One of the great failures of the Blair government has been education. The promotion of faith schools, academies, and the abject failure to deal with the inequalities created by a massive private sector all condemn New Labour. As does its failure to live up to its rhetoric on citizenship classes, and its failure to inculcate an egalitarian vision. It is important that teachers in the Republic teach pupils about Northern Ireland, all the more so with the recent influx of immigrants. The consequences of prejudice, sectarianism, bigotry and hatred must be taught to all. Elsewhere, the paper reports on a school class with only one native child. The parallels of northern sectarianism with southern racism must be central to explaining to southern children why they must learn about the north. They are more likely to understand why the north is important when being taught in these terms than from watching Patrick Kielty torture his audience with the same old jokes.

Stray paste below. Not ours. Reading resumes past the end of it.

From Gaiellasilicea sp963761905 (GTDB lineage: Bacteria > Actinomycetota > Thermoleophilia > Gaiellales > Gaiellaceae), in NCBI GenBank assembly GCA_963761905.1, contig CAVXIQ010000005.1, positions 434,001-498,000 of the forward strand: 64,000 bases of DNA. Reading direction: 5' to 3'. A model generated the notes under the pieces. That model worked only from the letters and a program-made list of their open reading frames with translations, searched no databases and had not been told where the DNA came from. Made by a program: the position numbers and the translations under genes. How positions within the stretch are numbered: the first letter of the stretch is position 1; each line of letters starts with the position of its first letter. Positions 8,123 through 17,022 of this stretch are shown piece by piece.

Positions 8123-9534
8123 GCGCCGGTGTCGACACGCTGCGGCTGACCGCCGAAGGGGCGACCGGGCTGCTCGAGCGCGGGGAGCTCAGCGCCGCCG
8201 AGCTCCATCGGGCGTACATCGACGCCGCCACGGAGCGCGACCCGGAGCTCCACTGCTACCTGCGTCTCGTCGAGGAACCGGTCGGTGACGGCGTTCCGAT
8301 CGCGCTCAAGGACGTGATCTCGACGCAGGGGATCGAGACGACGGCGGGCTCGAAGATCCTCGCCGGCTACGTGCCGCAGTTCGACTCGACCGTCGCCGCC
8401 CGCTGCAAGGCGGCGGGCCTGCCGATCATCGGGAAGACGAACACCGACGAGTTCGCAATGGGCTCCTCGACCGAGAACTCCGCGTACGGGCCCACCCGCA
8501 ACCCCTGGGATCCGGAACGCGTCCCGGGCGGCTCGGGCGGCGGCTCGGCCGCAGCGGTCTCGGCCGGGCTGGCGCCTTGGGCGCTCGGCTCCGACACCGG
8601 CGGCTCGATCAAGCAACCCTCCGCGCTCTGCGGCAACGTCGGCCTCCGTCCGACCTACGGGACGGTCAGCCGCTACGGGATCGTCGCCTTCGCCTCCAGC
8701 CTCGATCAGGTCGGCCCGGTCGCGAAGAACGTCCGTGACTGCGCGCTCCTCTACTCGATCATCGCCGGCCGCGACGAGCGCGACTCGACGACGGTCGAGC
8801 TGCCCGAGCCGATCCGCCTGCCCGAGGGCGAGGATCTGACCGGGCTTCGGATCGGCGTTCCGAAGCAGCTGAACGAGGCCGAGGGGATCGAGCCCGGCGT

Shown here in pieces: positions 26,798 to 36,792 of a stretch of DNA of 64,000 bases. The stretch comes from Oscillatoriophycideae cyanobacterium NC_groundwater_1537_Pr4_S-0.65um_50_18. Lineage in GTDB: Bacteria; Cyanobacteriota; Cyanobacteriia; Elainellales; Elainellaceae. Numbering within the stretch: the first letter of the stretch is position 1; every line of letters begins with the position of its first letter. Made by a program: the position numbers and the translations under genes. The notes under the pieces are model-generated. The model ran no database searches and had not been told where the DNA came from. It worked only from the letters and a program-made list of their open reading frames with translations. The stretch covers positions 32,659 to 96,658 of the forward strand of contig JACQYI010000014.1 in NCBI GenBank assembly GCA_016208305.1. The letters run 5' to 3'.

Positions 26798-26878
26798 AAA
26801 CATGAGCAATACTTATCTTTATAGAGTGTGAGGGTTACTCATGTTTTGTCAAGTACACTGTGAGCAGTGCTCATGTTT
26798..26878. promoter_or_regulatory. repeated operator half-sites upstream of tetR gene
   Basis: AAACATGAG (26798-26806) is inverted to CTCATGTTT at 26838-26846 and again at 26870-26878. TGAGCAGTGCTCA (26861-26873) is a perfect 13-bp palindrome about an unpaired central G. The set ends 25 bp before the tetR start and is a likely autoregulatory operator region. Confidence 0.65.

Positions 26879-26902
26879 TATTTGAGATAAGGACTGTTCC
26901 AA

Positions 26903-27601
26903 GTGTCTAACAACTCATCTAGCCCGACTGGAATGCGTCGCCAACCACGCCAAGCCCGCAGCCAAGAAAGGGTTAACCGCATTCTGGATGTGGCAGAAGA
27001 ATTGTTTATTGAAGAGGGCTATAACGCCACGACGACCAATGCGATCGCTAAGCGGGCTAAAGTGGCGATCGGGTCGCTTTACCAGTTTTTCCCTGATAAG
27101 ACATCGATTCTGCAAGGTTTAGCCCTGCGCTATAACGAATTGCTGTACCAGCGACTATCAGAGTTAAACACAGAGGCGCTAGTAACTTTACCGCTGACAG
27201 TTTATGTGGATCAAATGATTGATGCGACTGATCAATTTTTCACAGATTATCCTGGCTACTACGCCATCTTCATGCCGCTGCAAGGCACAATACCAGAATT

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4 Responses to “First as Tragedy, then as Farce”

  1. WorldbyStorm Says:

    Very much agree. One small thought re Blair, I can’t help but think that when it came down to it they had no governing approach on education and therefore their response was completely all over the shop. Everything seems to have been ad hoc to the extreme.

    In the South it’s even worse.

  2. garibaldy Says: